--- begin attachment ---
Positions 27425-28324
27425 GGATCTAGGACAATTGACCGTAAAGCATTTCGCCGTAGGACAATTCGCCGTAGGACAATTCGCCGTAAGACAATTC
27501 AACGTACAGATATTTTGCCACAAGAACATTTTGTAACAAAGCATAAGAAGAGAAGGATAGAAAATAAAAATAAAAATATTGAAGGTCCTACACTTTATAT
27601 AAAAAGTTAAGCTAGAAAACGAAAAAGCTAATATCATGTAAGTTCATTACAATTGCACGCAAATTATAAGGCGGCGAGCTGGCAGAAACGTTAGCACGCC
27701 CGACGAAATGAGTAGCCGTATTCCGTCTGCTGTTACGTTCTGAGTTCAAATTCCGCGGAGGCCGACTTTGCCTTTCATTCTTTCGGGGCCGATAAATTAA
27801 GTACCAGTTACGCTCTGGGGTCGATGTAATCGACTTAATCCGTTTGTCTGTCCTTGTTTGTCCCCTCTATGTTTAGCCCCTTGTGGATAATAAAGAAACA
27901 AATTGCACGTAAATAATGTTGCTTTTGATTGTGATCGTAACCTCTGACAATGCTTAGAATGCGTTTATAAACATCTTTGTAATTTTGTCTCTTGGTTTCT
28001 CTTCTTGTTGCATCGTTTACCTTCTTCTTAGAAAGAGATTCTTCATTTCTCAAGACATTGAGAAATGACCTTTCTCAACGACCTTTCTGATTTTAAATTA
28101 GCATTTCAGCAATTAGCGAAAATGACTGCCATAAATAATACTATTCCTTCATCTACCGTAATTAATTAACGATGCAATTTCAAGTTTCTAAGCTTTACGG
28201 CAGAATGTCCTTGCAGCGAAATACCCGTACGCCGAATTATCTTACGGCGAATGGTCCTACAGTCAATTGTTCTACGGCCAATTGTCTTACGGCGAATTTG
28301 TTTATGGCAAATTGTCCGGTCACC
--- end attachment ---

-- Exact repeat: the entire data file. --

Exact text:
Positions 27425-28324
27425 GGATCTAGGACAATTGACCGTAAAGCATTTCGCCGTAGGACAATTCGCCGTAGGACAATTCGCCGTAAGACAATTC
27501 AACGTACAGATATTTTGCCACAAGAACATTTTGTAACAAAGCATAAGAAGAGAAGGATAGAAAATAAAAATAAAAATATTGAAGGTCCTACACTTTATAT
27601 AAAAAGTTAAGCTAGAAAACGAAAAAGCTAATATCATGTAAGTTCATTACAATTGCACGCAAATTATAAGGCGGCGAGCTGGCAGAAACGTTAGCACGCC
27701 CGACGAAATGAGTAGCCGTATTCCGTCTGCTGTTACGTTCTGAGTTCAAATTCCGCGGAGGCCGACTTTGCCTTTCATTCTTTCGGGGCCGATAAATTAA
27801 GTACCAGTTACGCTCTGGGGTCGATGTAATCGACTTAATCCGTTTGTCTGTCCTTGTTTGTCCCCTCTATGTTTAGCCCCTTGTGGATAATAAAGAAACA
27901 AATTGCACGTAAATAATGTTGCTTTTGATTGTGATCGTAACCTCTGACAATGCTTAGAATGCGTTTATAAACATCTTTGTAATTTTGTCTCTTGGTTTCT
28001 CTTCTTGTTGCATCGTTTACCTTCTTCTTAGAAAGAGATTCTTCATTTCTCAAGACATTGAGAAATGACCTTTCTCAACGACCTTTCTGATTTTAAATTA
28101 GCATTTCAGCAATTAGCGAAAATGACTGCCATAAATAATACTATTCCTTCATCTACCGTAATTAATTAACGATGCAATTTCAAGTTTCTAAGCTTTACGG
28201 CAGAATGTCCTTGCAGCGAAATACCCGTACGCCGAATTATCTTACGGCGAATGGTCCTACAGTCAATTGTTCTACGGCCAATTGTCTTACGGCGAATTTG
28301 TTTATGGCAAATTGTCCGGTCACC